Y. Zhang, A. Baliga, W. Trappe, "Reactive On-board Regulation of Cognitive Radios", Proceedings of the First International Workshop on Data Security and PrivAcy in Wireless Networks (D-SPAN 2010).
R. Dudheria, W. Trappe and N. Minsky, “Coordination and Control in Mobile Ubiquitous Computing Applications Using Law Governed Interaction,” in Proceedings of UBICOMM 2010.
S. Liu, L. Greenstein, Y. Chen, W. Trappe, “ALDO: An Anomaly Detection Framework for Dynamic Spectrum Access Networks," in Proceedings of the 28th IEEE International Conference on Computer Communications,
AUSTIN: An Initiative to Assure Software Radios have Trusted Interactions
Software radios represent a platform that could easily be reprogrammed to act in an unregulated manner. The objective behind the AUSTIN project is to develop a suite of security solutions that can regulate software radios that may be maliciously programmed to operate in an unregulated and inappropriate manner.
Software and cognitive radios will greatly improve the capabilities of wireless devices to adapt their protocols and improve communication. Unfortunately, the benefits that such technology will bring are coupled with the ability to easily reprogram the protocol stack. Thus it is possible to bypass protections that have generally been locked within firmware. If security mechanisms are not developed to prevent the abuse of software radios, adversaries may exploit these programmable radios at the expense of the greater good.
Regulating software radios requires a holistic approach, as addressing threats separately will be ineffective against adversaries that can acquire, and reprogram these devices. The AUSTIN project involves a multidisciplinary team from the Wireless Information Network Laboratory (WINLAB) at Rutgers University, the Wireless@Virginia Tech University group, and the University of Massachusetts. AUSTIN will identify the threats facing software radios, and will address these threats across the various interacting elements related to cognitive radio networks. Specifically, AUSTIN is examining: (1) the theoretical underpinnings related to distributed system regulation for software radios; (2) the development of an architecture that includes trusted components and a security management plane for enhanced regulation; (3) onboard defense mechanisms that involve hardware and software-based security; and (4) algorithms that conduct policy regulation, anomaly detection/punishment, and secure accounting of resources.
Results To Date and Future Work Plan:
We have formulated the problem of detecting anomalous activity in a dynamic spectrum access scenario, where licensed and unlicensed transmitters are deployed in an area with an auxiliary sensor network being deployed as infrastructure to detect non-authorized usage of a spectral band by a secondary transmitter. The underlying spectrum policy that was studied can be summarized as 'User U is allowed to use frequency band k from time T1 to T2 as long as its power levels do not exceed L dBm in a region A'. To detect that the user complies with this policy, the auxiliary sensor grid monitors spectrum levels. The detection of anomalous usage of spectrum by user U is then formulated as a statistical significance testing problem, and was formulated for two cases: an unauthorized transmission being present in background noise, and an unauthorized transmission being present when authorized signals are present. We found that it was necessary to examine different cooperative decision strategies, whereby information from spatially distinct sensors is combined to conclude a decision. For the case where no authorized signal was present, we found that hard decision combining outperformed soft decision combining in scenarios where the environment experiences significant path loss (fading), yet soft decision combining is near optimal in environments where the effect of fading is minor (e.g. may be ignored).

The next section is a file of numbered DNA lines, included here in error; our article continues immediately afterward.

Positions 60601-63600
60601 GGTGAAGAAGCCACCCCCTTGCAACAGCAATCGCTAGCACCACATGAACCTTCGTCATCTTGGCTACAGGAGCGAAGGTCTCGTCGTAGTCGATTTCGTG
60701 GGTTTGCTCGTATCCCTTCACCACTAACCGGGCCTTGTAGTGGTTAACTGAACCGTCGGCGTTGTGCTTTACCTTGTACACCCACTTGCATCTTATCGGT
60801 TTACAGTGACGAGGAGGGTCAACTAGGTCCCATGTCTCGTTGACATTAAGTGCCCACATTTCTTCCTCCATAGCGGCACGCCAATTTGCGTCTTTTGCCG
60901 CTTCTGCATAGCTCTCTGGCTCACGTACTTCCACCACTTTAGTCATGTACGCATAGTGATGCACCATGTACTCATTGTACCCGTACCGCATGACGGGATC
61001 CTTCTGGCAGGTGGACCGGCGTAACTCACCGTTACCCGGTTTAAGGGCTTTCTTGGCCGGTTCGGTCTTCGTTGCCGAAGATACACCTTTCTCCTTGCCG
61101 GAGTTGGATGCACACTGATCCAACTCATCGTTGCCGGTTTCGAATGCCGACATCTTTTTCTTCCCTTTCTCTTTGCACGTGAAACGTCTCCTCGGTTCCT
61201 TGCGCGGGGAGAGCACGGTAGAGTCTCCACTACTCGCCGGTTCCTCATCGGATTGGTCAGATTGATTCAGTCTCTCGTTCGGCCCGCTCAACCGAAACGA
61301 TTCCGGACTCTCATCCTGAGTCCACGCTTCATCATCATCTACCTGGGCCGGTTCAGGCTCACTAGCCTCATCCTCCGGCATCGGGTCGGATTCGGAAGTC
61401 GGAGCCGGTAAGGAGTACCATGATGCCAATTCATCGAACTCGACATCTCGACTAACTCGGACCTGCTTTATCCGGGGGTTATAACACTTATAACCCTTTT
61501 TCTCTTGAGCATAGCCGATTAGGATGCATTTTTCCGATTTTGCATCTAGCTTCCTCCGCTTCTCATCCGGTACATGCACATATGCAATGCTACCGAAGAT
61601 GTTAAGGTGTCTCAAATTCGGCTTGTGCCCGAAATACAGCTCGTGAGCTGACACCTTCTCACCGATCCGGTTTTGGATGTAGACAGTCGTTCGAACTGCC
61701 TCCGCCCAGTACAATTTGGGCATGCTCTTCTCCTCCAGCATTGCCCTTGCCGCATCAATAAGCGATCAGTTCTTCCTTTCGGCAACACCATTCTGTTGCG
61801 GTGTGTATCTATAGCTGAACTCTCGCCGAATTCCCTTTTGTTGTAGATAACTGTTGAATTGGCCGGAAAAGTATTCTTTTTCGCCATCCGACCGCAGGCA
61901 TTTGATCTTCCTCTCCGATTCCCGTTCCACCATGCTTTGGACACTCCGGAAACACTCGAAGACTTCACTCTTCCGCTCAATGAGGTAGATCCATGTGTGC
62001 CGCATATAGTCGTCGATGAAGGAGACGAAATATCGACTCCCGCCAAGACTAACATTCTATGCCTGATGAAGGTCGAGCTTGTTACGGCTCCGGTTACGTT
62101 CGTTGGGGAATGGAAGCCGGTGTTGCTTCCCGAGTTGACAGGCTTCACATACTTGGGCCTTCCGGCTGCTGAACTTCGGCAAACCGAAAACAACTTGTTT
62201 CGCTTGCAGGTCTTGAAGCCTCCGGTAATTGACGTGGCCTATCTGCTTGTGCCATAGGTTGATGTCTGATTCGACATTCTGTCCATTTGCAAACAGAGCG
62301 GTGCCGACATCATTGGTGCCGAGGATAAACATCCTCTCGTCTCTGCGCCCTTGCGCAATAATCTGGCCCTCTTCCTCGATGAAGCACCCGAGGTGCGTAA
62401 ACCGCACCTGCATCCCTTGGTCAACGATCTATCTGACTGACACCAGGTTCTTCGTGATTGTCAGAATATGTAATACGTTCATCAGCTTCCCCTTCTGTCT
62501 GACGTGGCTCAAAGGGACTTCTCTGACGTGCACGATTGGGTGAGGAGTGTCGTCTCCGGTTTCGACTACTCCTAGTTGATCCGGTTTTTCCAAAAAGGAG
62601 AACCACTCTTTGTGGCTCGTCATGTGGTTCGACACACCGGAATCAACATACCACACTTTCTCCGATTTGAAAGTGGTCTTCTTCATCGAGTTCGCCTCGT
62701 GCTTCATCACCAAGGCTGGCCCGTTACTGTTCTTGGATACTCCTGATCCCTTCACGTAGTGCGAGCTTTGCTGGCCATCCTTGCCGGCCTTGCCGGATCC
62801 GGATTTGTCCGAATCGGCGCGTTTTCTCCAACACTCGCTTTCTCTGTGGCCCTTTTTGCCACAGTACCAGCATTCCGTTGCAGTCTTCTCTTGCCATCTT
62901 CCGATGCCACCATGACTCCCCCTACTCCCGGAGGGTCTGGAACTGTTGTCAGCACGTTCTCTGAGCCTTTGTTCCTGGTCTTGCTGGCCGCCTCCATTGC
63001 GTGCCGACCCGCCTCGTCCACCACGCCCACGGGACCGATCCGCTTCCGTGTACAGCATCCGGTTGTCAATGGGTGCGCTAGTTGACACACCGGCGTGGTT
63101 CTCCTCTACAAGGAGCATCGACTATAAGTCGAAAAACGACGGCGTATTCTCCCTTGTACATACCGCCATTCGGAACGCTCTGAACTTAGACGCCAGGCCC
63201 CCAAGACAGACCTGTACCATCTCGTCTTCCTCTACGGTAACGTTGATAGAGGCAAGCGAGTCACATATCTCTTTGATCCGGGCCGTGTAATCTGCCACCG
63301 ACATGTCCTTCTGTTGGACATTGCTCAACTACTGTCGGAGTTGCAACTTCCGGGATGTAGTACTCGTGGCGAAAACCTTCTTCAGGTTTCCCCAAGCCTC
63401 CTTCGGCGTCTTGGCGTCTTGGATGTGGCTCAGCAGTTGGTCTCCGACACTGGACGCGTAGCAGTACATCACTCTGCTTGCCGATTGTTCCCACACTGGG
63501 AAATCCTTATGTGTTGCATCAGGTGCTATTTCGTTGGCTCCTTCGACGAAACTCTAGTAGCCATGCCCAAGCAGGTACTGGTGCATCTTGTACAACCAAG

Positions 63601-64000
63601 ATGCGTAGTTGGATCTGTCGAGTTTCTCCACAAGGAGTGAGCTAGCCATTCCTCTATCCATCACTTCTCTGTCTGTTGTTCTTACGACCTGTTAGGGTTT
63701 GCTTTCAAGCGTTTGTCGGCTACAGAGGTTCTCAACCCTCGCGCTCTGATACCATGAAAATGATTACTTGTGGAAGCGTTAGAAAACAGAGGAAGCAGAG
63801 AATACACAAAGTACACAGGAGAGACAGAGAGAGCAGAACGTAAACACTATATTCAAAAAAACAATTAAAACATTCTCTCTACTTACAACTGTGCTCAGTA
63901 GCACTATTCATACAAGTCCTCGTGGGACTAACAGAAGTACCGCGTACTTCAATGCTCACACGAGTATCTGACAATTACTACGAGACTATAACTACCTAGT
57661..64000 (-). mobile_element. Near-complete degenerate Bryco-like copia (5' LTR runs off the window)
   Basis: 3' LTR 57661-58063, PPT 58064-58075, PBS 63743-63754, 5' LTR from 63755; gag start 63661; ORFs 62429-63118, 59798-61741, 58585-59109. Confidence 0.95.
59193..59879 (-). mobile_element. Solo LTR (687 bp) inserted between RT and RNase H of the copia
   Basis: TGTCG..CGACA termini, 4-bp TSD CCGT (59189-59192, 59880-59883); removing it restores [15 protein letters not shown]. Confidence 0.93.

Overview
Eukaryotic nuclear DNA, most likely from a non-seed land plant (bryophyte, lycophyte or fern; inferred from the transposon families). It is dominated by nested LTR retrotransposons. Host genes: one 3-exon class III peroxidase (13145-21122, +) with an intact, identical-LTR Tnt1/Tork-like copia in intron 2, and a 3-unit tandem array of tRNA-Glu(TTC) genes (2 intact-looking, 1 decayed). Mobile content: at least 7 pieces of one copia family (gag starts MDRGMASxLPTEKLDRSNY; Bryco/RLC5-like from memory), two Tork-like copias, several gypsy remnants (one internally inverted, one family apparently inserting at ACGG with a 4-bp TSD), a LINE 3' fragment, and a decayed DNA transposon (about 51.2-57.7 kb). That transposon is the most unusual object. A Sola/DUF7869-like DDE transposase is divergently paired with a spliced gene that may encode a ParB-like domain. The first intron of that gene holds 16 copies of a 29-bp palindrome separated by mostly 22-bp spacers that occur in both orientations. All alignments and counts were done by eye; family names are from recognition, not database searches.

On the problem of identifying cognitive radio nodes and the presence of wireless networks, the team has been able to show that although it is possible to load different software modules to identify each potential service, such an approach is needlessly inefficient. Instead, rather than use a collection of complete protocols on a cognitive radio, it was shown that it is essential to have a separate identification module that is capable of reliably identifying services and devices while minimizing the code needed. In particular, by effectively leveraging protocol-specific properties, it is possible to utilize data from narrowband spectral sampling in order to identify broader band services and individual devices. The utility of such efficient service and device detection was verified using the GNU Radio and the Universal Software Radio Peripheral (USRP) platform by identifying radio services in the industrial, scientific, and medical (ISM) radio band. Further, it was shown that physical layer signatures may be used to reliably identify devices, thereby allowing CRs to exploit physical layer information in support of basic authentication functionality.
Lastly, on the problem of developing a secure cognitive radio medium access control protocol, the team has implemented a software module, called the onboard regulator module (ORM) that can run on a USRP in parallel with user-space MAC protocols. The ORM monitors transmissions coming from the cognitive radio and, by collecting statistics related to other radio acknowledgements, the ORM can assess whether the cognitive radio's activities adversely affect the operation of other radios. If it is deemed that a cognitive radio's transmissions would hurt the quality of service experienced by other radios, then the ORM punishes its cognitive radio by randomly dropping packets from the transmission queue.
Prof. Wade Trappe
732-932-6857 Ext. 644
trappe (AT) winlab (DOT) rutgers (DOT) edu